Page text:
Dr. Arnold Vedlitz and his co-authors, Dr. Scott Robinson and Dr. James Stoutenborough, published their comparison of experimental and attitudinal approaches for measuring public policy support in a book devoted to experiments in public administration research. To compare the two approaches, the authors utilize a survey that measured public support for various water policies. Through the traditional attitudinal model, the authors provide respondents with an 11-point scale by which they rate their level of support for a particular policy. Through the experimental approach, the authors utilize a willingness-to-pay (WTP) system in which respondents indicated whether they would be willing to pay a stratified randomly assigned amount extra on their water bills to secure water supply in their areas.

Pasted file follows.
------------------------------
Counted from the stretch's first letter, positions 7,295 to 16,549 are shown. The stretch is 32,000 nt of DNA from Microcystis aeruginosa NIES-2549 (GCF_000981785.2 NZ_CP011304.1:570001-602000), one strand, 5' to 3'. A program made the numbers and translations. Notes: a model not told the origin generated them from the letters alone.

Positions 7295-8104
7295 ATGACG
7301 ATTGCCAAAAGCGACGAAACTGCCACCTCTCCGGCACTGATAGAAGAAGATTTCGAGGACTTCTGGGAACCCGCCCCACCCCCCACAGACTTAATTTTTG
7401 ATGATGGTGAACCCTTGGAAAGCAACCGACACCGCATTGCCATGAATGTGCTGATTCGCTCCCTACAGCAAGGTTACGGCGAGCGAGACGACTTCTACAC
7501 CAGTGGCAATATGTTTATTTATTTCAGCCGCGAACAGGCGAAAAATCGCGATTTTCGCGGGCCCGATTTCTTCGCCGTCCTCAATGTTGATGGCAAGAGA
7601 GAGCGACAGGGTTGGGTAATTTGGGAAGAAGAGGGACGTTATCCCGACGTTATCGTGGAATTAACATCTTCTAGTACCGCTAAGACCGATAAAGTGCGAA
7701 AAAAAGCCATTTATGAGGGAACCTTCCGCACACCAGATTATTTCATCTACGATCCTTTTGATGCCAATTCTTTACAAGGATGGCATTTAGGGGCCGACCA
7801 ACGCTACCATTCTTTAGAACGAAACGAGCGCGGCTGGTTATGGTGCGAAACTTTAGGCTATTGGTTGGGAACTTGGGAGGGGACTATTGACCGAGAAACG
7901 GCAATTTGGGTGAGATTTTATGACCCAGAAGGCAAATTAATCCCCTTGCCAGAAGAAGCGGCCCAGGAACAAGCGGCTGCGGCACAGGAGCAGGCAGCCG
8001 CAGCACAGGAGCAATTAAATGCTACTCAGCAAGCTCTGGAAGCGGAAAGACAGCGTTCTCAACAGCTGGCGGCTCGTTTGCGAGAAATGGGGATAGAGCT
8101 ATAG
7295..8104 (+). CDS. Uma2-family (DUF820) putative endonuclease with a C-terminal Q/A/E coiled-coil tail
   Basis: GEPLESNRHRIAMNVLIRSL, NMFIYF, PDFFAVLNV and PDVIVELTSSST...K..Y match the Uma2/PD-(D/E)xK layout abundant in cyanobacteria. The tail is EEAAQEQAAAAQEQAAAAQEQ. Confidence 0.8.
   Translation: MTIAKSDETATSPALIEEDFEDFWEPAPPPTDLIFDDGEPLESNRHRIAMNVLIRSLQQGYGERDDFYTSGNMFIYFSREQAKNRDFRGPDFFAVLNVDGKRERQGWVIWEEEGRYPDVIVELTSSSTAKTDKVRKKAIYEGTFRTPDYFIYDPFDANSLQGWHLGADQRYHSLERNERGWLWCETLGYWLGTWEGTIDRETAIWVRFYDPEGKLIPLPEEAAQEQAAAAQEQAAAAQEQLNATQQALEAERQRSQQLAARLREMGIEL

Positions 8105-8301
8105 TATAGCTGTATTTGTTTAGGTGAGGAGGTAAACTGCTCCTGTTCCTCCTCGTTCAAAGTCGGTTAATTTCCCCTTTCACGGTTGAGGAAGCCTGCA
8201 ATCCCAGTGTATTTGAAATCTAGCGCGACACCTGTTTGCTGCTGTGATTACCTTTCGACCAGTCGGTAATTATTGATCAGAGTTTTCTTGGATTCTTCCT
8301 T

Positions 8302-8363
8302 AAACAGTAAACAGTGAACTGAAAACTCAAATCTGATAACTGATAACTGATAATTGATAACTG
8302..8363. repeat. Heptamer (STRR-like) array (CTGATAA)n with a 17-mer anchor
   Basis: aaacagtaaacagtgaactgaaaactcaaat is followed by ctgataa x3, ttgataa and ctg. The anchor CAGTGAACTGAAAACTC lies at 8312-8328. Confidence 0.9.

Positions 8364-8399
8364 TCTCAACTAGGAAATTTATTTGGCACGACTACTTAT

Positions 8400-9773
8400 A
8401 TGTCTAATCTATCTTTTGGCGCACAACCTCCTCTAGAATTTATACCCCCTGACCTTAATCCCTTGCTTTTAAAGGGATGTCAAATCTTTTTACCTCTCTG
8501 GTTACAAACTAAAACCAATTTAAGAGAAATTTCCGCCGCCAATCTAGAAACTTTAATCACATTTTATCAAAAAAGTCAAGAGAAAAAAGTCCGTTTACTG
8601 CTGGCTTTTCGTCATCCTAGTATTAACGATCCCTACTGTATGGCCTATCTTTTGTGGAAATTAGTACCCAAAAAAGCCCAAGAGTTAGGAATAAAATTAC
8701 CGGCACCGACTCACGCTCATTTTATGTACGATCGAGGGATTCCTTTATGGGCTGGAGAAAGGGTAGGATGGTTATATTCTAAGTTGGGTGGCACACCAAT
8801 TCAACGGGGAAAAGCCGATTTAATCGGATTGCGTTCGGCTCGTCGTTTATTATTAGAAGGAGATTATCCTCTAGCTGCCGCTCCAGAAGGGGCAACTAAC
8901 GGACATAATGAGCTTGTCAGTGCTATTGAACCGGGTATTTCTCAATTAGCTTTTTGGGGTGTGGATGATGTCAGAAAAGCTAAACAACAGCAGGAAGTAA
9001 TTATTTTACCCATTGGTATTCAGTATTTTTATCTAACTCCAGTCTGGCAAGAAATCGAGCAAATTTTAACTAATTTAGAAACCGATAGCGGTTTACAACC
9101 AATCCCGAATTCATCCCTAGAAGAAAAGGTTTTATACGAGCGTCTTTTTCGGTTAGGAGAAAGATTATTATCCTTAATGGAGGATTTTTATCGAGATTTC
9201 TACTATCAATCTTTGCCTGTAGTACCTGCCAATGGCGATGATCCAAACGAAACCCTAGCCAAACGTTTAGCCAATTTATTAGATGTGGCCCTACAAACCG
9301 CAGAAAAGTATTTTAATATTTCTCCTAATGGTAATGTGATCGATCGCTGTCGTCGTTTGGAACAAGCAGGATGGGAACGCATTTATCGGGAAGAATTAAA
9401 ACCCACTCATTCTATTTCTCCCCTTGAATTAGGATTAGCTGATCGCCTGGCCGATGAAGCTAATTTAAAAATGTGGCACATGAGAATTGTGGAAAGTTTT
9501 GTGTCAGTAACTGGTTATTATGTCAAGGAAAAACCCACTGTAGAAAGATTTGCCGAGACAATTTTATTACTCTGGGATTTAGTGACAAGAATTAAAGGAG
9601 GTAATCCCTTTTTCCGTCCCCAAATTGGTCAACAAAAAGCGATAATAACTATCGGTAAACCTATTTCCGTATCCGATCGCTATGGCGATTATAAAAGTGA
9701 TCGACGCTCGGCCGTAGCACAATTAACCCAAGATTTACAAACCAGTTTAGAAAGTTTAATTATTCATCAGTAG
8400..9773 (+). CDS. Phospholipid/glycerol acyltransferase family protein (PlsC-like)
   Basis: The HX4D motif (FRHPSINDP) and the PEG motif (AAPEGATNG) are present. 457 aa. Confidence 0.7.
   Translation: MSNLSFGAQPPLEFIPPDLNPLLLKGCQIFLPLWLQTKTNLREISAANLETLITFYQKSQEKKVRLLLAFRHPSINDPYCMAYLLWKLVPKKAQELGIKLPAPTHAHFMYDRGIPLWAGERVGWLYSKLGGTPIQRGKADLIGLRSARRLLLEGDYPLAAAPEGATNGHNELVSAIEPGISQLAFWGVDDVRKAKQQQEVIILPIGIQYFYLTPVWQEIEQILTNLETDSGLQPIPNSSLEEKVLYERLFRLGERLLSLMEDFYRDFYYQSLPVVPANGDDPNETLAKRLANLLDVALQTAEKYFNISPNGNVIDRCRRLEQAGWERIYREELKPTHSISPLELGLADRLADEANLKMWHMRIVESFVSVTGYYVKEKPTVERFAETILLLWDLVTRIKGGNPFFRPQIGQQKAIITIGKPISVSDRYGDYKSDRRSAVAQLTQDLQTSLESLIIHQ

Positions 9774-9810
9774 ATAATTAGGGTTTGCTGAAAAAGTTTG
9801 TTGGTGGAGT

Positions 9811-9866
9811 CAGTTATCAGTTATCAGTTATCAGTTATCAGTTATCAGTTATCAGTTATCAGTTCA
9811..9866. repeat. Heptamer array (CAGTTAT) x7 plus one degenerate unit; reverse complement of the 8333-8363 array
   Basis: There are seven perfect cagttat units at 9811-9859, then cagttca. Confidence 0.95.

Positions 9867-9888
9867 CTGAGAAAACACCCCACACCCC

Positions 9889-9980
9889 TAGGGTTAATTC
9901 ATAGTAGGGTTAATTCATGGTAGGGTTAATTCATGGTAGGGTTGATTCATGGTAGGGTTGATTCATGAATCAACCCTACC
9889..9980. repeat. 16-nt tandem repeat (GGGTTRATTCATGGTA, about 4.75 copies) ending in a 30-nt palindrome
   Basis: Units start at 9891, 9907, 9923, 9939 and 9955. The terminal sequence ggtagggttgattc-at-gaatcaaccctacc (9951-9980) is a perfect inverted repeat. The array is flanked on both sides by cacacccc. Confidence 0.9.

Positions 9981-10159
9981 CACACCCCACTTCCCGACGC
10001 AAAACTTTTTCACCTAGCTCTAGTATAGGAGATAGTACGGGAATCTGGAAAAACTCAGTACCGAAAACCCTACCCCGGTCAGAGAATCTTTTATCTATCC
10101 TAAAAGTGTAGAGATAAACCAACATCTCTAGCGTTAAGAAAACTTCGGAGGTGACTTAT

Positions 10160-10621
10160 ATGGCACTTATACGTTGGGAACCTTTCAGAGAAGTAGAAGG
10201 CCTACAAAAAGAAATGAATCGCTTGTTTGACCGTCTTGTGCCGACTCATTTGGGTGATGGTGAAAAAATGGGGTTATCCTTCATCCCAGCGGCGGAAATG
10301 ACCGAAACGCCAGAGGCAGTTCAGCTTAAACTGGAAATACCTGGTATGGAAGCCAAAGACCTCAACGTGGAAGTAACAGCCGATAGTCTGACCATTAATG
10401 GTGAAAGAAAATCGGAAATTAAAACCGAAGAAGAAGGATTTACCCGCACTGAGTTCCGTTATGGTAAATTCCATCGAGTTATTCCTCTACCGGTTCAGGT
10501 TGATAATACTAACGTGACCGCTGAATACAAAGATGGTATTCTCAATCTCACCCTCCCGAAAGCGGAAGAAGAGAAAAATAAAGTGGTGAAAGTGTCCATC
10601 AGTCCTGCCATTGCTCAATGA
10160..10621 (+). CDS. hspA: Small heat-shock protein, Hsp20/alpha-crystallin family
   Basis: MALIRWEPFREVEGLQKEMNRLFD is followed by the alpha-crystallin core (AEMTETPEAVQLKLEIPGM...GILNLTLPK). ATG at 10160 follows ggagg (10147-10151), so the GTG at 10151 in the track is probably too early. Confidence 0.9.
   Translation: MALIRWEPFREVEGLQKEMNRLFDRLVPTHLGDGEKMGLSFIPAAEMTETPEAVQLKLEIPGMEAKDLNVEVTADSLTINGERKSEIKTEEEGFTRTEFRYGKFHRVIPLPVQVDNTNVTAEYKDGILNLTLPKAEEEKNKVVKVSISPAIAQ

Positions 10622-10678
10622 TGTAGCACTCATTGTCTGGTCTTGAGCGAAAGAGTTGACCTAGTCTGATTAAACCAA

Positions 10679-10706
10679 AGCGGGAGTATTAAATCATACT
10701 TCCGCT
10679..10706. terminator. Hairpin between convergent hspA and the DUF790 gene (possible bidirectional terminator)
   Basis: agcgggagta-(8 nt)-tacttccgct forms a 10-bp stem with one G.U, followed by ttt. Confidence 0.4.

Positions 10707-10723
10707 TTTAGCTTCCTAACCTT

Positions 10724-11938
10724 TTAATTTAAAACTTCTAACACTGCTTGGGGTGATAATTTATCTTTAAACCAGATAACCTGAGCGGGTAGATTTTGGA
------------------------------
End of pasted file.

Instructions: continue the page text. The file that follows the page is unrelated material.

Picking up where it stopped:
Throughout their chapter, the authors analyze the benefits and flaws of both the attitudinal and experimental approaches to measuring public support. They highlight instances where the attitudinal model might be a more appropriate approach than the WTP model and vice versa. The researchers conclude that the attitudinal model provides researchers more flexibility in the type of policies surveyed along with a general sense of the degree of public support related to types of policies. They also note that the experimental model provides a greater ability to make inferences, but only within certain types of policy questions and evaluations.
Robinson, Scott E., James W. Stoutenborough, and Arnold Vedlitz. 2017. “Assessing Public Support for Government Policy: Comparing Experimental and Attitudinal Approaches.” In Experiments in Public Administration Research: Challenges and Contributions, edited by S. Jilke, O. James, and G. Van Ryzin, 376-393. New York: Cambridge University Press